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Mental Health Court

Superior Court Mental Health Court
Superior Court Mental Health Court Peer Mentors
Delaware Selected to Participate in National Criminal Justice/Mental Health Initiative
Superior Court Mental Health Court by Judge Jan R. Jurden
Mental Health Court News 
“Peer support is very important to individuals who are recovering from a mental health or substance use condition. Peers have experienced the same situation or illness as the people they are helping. They have been there and understand. They know what was helpful to them, and what was not, and they provide support and hope.

Director Huckshorn (DSAMH) was responsible for bringing peer programs to Delaware at the Delaware Psychiatric Center with statewide mental health providers in the community and now in Superior Court's MHC.

Healing begins by being with someone who understands. The peer specialists understand and are going to help many people achieve recovery. This is a wonderful example of collaboration between the division and the courts.”
Director Jim Lafferty
Mental Health Association in Delaware
Mental Health Court Peer Mentor Program

(l to r): Coordinator June Benson, Mentor Michele Owens, President Judge Jan R. Jurden, Mentor Peggy Brennan, Mentor Brittani Shells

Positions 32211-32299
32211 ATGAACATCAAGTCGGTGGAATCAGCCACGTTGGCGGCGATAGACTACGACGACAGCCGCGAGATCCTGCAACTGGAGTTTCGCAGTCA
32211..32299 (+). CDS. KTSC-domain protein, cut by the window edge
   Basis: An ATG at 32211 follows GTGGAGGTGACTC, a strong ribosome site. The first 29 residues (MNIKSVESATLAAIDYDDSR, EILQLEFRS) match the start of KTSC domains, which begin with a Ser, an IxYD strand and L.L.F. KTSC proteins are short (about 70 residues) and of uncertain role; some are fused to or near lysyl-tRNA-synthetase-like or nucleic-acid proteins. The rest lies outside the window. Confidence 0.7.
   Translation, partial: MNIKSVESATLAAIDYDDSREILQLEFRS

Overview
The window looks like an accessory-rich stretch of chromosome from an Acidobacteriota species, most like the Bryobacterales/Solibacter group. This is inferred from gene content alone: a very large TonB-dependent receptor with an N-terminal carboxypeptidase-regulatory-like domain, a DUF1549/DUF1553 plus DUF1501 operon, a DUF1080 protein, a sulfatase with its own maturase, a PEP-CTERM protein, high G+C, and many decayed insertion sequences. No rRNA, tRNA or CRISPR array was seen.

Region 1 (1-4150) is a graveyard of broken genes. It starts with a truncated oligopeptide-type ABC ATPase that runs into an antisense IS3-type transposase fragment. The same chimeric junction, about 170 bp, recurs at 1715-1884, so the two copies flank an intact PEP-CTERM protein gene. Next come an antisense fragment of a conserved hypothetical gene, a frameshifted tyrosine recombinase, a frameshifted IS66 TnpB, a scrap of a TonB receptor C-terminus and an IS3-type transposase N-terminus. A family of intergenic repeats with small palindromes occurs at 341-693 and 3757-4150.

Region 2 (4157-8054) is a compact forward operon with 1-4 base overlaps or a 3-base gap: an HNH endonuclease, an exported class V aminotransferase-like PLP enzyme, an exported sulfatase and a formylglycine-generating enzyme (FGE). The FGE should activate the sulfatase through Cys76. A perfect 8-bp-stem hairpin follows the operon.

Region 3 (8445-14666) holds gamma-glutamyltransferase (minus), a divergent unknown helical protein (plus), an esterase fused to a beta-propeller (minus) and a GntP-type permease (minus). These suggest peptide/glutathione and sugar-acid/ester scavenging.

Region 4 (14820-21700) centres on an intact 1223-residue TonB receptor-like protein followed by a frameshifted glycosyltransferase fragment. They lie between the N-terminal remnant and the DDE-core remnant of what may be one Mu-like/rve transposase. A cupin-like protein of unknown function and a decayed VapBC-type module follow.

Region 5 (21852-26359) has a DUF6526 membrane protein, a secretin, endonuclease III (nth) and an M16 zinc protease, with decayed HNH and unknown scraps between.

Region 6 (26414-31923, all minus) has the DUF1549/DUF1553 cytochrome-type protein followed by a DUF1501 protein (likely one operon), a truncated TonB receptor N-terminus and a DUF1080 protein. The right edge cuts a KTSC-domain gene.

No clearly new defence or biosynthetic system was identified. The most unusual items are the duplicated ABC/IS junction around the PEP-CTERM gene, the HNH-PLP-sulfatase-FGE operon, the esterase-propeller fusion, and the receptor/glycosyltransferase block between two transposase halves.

In a significant enhancement of the Superior Court’s Mental Health Court (MHC), a Peer Mentor Program was been added to the MHC team. The peer mentor program was launched in New Castle County Superior Court in January 2014.

The additional support of peer mentors is the result of the continued collaboration and outreach by the MHC team. Agencies involved in the peer mentor program include the Delaware Substance Abuse and Mental Health, (DHSS division) and the Mental Health Association in Delaware.

Why Peer Mentors?

Evidence-based best practices indicate that peer programs are a necessary component of the most successful mental health court programs. Judge Jan R. Jurden approached President Judge James T. Vaughn Jr. about the addition of peer mentors to the Superior Court MHC program; he was both receptive and supportive.